In addition, the team had to create packaging that was waterproof and could be shaken around by kids without tearing or breaking. The pandemic presented additional challenges: The team, which included Branson, Melissa Marsh, and Jared Buhler, was only able to meet a couple of times between March and July, and some of the ingredients they ordered were delayed in production and shipping.
“It meant a lot more of the project was done online collaboratively, and we were unable to complete tests we normally would, like sensory and shelf-life testing,” says Branson. “Our team really pulled together though. We collaborated well online, and when we were able to meet in person, it was extremely productive.”
Team PATH at Montana State University won the Developing Solutions for Developing Countries competition for its creation of Bonbon Bouye and collaboration with women farmers in Kaffrine, Senegal. “Bonbon Bouye is a peanut nutrition bar made by the smallholder women farmers in Kaffrine, Senegal, and the Food Product Development Lab of Montana State University,” says Edwin Allan, team leader. “Bonbon Bouye contains all nine essential amino acids from the combination of cowpea flour and corn flour, as well as vitamin C and antioxidants from the addition of baobab powder.”
The team came up with the idea for Bonbon Bouye through focus group discussions with four communities in Kaffrine. Community members suggested the ingredients, and the team tried several combinations before developing the first prototype.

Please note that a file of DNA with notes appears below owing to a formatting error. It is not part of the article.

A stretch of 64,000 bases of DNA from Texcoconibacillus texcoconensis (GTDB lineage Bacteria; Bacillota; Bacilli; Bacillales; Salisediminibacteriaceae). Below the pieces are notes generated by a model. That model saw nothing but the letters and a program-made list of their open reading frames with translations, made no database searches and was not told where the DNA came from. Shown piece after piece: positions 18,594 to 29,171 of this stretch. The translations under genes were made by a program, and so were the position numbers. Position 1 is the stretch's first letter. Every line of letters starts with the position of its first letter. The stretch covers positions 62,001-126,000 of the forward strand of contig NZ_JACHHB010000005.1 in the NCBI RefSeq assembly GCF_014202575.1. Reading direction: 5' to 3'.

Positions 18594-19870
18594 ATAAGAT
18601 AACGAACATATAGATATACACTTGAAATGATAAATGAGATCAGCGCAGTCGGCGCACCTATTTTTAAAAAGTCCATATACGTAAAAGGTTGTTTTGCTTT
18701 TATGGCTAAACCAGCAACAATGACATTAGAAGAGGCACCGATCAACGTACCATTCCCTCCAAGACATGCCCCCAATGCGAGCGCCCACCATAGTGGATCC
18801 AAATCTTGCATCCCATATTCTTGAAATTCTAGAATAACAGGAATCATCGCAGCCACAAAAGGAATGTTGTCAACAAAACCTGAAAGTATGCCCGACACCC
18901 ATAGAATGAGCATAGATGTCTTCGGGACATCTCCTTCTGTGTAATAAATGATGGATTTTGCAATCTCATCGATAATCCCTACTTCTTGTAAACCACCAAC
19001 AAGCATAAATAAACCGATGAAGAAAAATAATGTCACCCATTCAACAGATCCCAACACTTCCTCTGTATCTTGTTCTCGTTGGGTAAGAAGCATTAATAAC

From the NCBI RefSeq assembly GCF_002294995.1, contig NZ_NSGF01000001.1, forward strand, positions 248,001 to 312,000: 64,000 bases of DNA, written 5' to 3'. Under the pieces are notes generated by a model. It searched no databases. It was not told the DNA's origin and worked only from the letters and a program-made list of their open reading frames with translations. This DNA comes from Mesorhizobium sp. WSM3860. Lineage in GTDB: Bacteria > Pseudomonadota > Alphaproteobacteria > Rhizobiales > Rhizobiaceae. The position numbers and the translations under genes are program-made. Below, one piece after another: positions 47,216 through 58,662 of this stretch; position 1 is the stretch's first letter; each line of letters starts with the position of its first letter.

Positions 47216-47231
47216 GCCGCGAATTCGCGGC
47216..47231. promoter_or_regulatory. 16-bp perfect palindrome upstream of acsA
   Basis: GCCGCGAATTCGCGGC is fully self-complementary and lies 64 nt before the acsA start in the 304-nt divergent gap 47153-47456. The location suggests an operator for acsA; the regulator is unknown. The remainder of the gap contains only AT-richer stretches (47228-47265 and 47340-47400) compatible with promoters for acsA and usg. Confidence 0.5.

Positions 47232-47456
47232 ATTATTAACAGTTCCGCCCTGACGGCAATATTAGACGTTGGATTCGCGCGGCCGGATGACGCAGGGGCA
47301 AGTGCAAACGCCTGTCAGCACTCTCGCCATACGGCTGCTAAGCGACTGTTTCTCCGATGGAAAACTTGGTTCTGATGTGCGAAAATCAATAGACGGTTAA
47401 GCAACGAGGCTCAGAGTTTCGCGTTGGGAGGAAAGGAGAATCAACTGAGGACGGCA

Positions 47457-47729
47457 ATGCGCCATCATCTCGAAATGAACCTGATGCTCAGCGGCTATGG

“Our principal challenge was the distance between us and our research partners in Senegal,” Allan says. “Our main aim was to make a culturally acceptable and nutritious product, so the women farmers in Senegal had to try each prototype and give us feedback and recommendations for improvement. This involved shipping prototypes to Senegal and paying a second visit to Senegal.”
Along the way, the team realized that the ovens in the four communities were owned by the men, and the women farmers needed their own ovens to bake the product. “Bonbon Bouye was made to improve the income generated from postharvest processing in rural Senegal,” Allan says. “Cowpea and corn are only milled into flour, and peanuts are either roasted or milled into peanut paste. Bonbon Bouye allows the women farmers, who are traditionally responsible for processing the harvest, to double their profits.”
Along with Allan, other team members include Cullen Kinnare, Emily Raber, Haley Darlinton, and Amber Clifton. Their product is one of many projects the Montana State University Food Product Development Lab is working on to use food science to support indigenous food systems, Allan says.